May 17, 2013 — We’ve reported for months – years even – that the Great Lakes, from Superior to Ontario, are at historically low water levels.
So we were surprised to get this news this week: regulators are lowering the gates at the Iroquois Dam near Ogdensburg because the St. Lawrence River is too high.
David Sommerstein pieces together the water levels puzzle.
Last weekend, shoreline homeowners and boaters between Ogdensburg and Massena were alarmed to look out the window and watch the St. Lawrence rise.
The shore was eroding away. A lot of people had their boats damaged. Docks were under water.
Dalton Foster is president of the Wilson Hill Association and an expert on water levels in this part of the St. Lawrence.
Here’s what happened. Regulators are trying to do something about those low water levels on Lake Ontario. So they’re letting less water through the hydropower dam near Massena. In other words, they’re trying to hold back water and store it on Lake Ontario.
The problem was, says Foster, west and southwest winds whipped up at the same time, basically pushing water across Lake Ontario and into the St. Lawrence.
That pushes more water down the river.
And because regulators were still letting less water go through the dam in Massena, the river had nowhere to go but up.
Like if you put more water into a bucket than you’re letting out, the water level goes up.
Hence the flooding Foster was talking about.
So Wednesday, regulators decided to try something else. They lowered the gates of the Iroquois Dam, a much smaller structure upriver from the big Massena power dam.
The gates of the Iroquois Dam are normally raised and kept above the water level to allow recreational boats to go back and forth.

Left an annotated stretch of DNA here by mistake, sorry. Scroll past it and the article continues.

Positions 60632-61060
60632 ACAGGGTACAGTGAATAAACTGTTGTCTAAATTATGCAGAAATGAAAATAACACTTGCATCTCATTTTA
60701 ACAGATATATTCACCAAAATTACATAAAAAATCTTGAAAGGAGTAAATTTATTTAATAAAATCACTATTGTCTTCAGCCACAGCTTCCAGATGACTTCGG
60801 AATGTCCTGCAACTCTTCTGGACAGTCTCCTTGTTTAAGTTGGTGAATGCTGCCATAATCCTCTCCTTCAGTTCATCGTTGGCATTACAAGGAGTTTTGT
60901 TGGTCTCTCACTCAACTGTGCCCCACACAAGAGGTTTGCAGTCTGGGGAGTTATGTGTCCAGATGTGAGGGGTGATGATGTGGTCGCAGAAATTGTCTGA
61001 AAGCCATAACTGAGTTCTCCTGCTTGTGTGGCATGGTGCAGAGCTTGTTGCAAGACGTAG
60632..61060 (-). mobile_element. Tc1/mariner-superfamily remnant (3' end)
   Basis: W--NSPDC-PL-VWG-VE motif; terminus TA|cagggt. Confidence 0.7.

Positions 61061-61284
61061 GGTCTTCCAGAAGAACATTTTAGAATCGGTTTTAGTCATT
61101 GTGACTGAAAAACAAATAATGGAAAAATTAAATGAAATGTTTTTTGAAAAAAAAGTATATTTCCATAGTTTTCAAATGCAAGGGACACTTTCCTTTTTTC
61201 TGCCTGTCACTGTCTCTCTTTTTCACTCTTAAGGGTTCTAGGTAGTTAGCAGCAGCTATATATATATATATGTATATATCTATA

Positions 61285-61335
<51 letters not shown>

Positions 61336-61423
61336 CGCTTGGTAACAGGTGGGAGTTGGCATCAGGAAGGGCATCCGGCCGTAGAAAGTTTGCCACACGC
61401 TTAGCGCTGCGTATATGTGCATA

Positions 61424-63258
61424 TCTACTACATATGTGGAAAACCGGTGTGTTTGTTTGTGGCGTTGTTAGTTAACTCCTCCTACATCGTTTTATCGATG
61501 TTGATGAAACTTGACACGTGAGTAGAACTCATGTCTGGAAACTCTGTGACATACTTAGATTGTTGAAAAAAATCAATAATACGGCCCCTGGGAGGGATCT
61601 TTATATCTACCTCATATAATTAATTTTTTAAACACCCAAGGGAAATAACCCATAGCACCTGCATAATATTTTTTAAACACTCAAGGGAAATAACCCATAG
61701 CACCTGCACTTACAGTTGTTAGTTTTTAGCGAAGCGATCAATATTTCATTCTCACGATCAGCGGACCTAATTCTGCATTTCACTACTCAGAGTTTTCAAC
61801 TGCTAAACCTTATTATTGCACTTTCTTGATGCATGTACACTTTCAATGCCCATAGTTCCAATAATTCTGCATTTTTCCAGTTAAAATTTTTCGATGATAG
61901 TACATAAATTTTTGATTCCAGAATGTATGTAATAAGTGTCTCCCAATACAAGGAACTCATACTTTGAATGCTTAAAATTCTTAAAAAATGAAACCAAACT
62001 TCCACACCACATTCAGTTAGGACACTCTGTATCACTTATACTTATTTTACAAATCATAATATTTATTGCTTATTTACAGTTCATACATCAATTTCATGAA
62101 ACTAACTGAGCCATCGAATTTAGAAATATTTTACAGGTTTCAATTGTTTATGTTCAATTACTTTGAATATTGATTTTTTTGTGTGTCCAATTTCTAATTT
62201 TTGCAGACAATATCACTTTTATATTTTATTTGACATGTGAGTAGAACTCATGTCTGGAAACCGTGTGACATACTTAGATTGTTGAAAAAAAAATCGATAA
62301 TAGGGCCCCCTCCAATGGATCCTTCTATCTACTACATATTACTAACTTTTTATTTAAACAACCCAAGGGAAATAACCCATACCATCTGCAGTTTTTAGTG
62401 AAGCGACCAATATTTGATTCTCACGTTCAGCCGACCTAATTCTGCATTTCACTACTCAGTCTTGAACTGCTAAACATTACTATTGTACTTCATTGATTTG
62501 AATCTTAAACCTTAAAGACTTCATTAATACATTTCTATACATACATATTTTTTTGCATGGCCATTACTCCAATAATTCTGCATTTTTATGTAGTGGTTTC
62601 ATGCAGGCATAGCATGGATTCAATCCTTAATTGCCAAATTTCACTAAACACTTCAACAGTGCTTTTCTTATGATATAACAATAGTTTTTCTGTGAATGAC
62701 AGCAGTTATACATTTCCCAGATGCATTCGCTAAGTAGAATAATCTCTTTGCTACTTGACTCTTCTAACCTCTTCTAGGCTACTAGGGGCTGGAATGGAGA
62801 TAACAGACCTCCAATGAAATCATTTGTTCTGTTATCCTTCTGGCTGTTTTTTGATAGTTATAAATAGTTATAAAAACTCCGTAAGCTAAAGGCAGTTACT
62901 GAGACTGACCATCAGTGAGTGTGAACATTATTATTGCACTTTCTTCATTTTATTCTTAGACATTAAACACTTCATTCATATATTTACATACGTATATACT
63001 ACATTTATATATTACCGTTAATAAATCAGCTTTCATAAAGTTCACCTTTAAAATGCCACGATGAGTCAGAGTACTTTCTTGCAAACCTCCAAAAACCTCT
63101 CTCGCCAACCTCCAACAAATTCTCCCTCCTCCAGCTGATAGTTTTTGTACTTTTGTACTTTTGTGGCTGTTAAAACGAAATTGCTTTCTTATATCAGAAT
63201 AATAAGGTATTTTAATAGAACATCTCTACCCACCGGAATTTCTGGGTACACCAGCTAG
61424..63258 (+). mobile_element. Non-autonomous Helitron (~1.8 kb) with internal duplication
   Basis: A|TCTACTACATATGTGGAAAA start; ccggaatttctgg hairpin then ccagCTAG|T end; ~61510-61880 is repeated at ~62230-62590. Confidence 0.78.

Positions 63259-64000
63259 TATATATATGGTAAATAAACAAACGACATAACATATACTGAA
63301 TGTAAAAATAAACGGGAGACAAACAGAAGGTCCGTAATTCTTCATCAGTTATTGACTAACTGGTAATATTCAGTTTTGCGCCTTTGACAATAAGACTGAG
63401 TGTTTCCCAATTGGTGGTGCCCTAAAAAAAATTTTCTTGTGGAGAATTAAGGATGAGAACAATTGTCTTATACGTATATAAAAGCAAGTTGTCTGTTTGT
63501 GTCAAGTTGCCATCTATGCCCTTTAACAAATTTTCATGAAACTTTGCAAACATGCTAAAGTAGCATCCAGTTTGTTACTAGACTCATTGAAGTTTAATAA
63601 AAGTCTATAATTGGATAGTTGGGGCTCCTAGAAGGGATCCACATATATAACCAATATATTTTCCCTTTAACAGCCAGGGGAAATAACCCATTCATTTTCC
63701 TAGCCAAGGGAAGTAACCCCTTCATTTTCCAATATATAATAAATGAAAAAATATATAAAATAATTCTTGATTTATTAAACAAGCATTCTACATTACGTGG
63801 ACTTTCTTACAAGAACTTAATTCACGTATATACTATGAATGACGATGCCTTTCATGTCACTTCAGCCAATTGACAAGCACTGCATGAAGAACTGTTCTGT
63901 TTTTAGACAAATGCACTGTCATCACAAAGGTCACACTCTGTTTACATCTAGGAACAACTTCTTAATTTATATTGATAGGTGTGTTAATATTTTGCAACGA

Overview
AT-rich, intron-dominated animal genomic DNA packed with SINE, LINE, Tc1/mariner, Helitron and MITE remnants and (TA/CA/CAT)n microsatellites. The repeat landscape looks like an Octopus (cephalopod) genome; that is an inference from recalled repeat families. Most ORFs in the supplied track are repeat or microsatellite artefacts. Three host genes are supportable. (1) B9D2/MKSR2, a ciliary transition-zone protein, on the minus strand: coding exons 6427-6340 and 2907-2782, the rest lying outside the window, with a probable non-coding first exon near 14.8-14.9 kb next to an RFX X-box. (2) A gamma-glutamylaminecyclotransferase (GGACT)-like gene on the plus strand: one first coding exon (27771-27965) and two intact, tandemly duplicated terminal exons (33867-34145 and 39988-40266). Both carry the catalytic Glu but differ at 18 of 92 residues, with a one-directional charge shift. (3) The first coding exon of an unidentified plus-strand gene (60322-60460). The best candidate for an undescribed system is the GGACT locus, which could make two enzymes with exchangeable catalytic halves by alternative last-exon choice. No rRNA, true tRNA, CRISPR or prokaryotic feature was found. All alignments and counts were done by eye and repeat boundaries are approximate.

That’s your water regulator – John Kangas, U.S secretary of the International St. Lawrence River Board of Control.
Picture a bunch of garage doors above the river. Wednesday, Kangas ordered those garage doors to be dipped down into the water. And that restricts the water flow and lowers the river several inches.
This doesn’t hold back the water. The same amount of water is going through the river. What it does is just change the river profile a little bit.
Dalton Foster in Wilson Hill says lowering the gates at Iroquois Dam has helped lower the River’s level…a little.
Yesterday it was down, but now it’s coming back up again, cause the wind has shifted again.
Ahh, those pesky winds from the southwest.
So we have two takeaways. Regulator John Kangas fears more dry weather this summer, so he’s trying to store 2 inches of extra water on Lake Ontario to release this fall.
Fall tends to be a kind of critical time. St. Lawrence is falling. Lake Ontario is falling. Ottawa River is normally falling. There might be a need to put a little bit more water down the St. Lawrence River to help out the downstream with their intakes and navigation.
To help with drinking water intakes and boating.
That’s why they’re doing that, and it’s very reasonable to do.
The second takeaway, says Dalton Foster, is one man-made change to this vast natural system has many consequences.
It will have many effects and it will have different effects all the way down the river.
That means if you live along the river from Ogdensburg to Massena, look out for your docks and boats.